Metal Skull: Interview with Jonas Renkse of Katatonia: Darkness And The Dawn

Metal Skull: Interview with Jonas Renkse of Katatonia: Darkness And The Dawn

—by , November 10, 2009

11-11-MetalSkull-KatatoniaThere are few metal acts whose reputation genuinely precedes them, but that’s precisely the case with Swedish legends Katatonia. After 18 years together, the writing team of vocalist Jonas Renkse and guitarist Anders Nyström—the band is rounded out by guitarist Fredrik Norrman, bassist Mattias Norrman and drummer Daniel Liljekvist; all of whom have been in the band for at least a decade—are releasing this week their eighth full-length under the Katatonia banner, Night Is The New Day.

Night Is The New Day follows 2006’s The Great Cold Distance and continues the blend between serene melancholic ambience and Euro-death-rooted heaviness. The Katatonia sound is one ever-changing, and Renkse took some time out recently for a phoner to discuss the new album, the band’s writing process and just when we can expect them back for a U.S. tour.

Is it strange for you thinking of this as the eighth Katatonia album? Do you ever stop and think about what you’ve accomplished in your career and where you are at this point?

I don’t think we really thought in that way. For us, it was just important to start working on some new music and that was the main focus. If we were to think too much about where we are in the moment, that would make things more difficult than they already are (laughs). Also, focusing on the music for this album, once the ball started rolling, it was a creative journey. Maybe that wasn’t the answer to your question (laughs). No, we didn’t really think about those more profound things.

How was writing this one different coming off of The Great Cold Distance? You had a while between with the live record, but was the sound of that album a factor going into this one?

I think it’s a natural progression from The Great Cold Distance, but it’s been three years between the albums, and during this time we have probably matured as people and songwriters. You can hear there’s a difference, but I think it’s built upon the same foundation that we have established with the last few albums. Then we just want to take things further and try new things and not be afraid to try different paths. It’s all about the challenge for us. We try to do something different every time, not just repeating ourselves.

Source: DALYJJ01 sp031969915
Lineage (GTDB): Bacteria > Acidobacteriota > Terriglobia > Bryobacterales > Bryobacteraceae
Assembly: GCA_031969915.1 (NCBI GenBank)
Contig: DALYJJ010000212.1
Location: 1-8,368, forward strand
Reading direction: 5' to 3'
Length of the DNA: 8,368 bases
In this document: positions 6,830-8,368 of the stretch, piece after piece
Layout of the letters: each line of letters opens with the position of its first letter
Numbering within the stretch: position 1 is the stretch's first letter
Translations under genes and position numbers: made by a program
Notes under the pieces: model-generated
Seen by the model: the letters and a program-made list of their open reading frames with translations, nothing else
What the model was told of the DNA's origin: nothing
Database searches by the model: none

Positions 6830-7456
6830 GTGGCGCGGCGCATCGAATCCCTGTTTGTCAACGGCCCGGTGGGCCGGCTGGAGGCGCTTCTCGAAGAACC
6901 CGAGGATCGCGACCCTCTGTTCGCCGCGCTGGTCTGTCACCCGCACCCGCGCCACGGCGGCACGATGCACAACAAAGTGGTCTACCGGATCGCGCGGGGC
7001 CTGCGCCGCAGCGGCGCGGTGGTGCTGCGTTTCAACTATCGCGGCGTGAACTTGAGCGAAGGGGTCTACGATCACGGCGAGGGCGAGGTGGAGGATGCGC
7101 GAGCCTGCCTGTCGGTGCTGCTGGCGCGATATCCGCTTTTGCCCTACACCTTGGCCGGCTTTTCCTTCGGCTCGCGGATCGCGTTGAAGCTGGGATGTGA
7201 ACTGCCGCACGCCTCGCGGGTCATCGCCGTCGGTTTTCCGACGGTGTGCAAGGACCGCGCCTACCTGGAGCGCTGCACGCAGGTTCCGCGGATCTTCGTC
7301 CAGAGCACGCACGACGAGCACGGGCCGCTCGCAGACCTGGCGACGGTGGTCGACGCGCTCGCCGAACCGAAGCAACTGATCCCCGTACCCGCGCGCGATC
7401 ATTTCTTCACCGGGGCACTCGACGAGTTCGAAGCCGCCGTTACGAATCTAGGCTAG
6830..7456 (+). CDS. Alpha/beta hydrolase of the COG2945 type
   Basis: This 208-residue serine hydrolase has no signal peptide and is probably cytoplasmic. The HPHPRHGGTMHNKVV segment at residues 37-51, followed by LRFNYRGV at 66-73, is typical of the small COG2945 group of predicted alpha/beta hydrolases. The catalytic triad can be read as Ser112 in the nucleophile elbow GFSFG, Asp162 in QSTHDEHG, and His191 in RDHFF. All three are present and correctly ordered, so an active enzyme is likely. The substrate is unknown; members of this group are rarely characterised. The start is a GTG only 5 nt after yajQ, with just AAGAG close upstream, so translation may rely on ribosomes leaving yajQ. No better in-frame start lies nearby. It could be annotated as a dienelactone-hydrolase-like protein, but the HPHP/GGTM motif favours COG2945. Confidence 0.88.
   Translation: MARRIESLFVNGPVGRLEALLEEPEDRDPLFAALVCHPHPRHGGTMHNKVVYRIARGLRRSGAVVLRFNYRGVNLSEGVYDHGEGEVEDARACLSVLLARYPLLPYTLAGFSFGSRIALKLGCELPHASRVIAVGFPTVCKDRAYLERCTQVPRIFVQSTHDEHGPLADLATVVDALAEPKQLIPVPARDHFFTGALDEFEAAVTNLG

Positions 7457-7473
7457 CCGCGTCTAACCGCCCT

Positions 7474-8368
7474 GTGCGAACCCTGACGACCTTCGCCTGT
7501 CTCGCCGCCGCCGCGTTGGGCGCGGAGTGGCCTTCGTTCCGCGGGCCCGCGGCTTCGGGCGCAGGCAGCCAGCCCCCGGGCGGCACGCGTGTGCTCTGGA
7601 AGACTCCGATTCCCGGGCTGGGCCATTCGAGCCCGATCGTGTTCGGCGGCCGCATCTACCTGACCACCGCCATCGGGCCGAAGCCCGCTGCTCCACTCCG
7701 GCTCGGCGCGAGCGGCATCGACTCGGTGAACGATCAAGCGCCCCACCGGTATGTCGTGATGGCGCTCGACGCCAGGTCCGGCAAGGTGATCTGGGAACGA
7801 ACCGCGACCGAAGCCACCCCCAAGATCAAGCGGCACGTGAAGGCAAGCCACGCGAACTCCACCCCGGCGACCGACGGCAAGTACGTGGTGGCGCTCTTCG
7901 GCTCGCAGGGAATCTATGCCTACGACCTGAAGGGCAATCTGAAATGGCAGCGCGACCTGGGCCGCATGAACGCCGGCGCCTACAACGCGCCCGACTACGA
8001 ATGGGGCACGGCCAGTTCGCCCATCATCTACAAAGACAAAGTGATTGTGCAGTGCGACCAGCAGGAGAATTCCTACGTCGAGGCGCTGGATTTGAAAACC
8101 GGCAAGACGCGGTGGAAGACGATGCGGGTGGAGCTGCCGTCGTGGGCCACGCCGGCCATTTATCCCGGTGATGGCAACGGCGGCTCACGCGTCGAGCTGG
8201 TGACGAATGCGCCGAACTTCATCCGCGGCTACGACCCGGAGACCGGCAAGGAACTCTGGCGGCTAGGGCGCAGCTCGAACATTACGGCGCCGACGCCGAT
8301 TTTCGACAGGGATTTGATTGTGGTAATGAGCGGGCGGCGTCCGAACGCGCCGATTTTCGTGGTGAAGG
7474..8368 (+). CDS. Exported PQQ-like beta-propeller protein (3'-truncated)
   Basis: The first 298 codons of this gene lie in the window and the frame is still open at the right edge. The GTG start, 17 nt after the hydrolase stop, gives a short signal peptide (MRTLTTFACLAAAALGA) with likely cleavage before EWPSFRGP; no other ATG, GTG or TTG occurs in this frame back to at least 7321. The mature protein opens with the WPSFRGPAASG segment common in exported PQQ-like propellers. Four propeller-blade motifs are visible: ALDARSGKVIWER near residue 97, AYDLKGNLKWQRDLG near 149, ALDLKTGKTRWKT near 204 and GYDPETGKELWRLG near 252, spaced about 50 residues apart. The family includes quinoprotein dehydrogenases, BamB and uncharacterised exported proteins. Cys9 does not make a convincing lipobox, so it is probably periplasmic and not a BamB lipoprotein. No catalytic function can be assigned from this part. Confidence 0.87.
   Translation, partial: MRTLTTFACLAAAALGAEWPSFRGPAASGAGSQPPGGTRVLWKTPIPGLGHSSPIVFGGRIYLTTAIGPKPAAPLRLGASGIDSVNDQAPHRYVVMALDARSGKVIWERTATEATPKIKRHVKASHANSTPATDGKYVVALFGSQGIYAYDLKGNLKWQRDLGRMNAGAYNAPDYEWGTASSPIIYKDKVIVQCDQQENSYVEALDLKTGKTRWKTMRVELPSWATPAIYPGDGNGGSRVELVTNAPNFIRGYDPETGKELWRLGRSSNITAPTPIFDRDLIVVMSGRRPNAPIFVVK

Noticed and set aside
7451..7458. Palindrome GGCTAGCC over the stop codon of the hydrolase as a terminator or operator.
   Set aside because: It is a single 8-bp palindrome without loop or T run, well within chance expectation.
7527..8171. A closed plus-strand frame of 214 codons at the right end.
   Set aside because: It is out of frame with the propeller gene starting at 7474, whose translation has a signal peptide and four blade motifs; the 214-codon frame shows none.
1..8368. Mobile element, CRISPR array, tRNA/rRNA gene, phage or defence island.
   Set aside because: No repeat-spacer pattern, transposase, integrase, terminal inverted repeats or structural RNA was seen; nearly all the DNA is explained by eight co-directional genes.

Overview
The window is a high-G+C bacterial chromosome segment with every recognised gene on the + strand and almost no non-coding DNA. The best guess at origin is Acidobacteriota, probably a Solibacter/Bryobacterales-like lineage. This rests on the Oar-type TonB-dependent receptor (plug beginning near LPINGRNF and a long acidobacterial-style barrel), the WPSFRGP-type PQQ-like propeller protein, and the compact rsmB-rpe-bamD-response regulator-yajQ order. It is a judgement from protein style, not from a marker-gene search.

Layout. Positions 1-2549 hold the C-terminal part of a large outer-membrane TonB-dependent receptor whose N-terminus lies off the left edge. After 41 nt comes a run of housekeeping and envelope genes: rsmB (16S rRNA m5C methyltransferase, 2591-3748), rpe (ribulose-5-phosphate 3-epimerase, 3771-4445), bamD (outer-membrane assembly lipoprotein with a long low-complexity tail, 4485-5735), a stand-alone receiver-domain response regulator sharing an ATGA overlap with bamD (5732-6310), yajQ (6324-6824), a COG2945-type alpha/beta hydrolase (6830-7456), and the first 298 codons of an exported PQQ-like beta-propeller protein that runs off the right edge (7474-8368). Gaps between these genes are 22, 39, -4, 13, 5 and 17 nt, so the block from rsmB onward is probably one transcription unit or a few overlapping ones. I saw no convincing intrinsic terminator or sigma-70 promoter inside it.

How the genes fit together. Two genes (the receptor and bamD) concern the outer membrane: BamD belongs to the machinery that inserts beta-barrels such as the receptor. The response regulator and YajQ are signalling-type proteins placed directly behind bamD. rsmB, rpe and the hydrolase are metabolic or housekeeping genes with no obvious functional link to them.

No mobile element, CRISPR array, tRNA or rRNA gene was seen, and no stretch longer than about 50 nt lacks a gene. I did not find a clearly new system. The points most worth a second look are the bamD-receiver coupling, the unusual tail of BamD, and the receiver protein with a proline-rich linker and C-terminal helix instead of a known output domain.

Peaceville sent me a stream of the album, and you can see the wave form of the song as it’s playing. It shows the differences between the softer and heavier parts, giving a weird idea of the structure. I wanted to get your sense of the balance of those two sides on this record.

It’s always about the dynamics, of course. To try to balance the light and the shade and everything that comes with. I think it’s a difficult thing to find the right parts that will intertwine with each other and make it listenable. It’s an ongoing process to find that, because we’re not just a band that makes heavy music, period. We always end up using a lot of atmosphere, but at the same time, we want to build our sound around what we have been known for in the past, the heavy riffs and everything. We’re just trying to find the equilibrium between the beautiful, more mellow parts, and the harsh parts, and make it sound natural and that it should be there. As I said, it’s an ongoing process. It’s difficult to master it, but it’s always entertaining to try.

1 2


Site designed by Subjective Designs | Powered by WordPress | Content © 1969-2016 Arts Weekly, Inc. All Rights Reserved.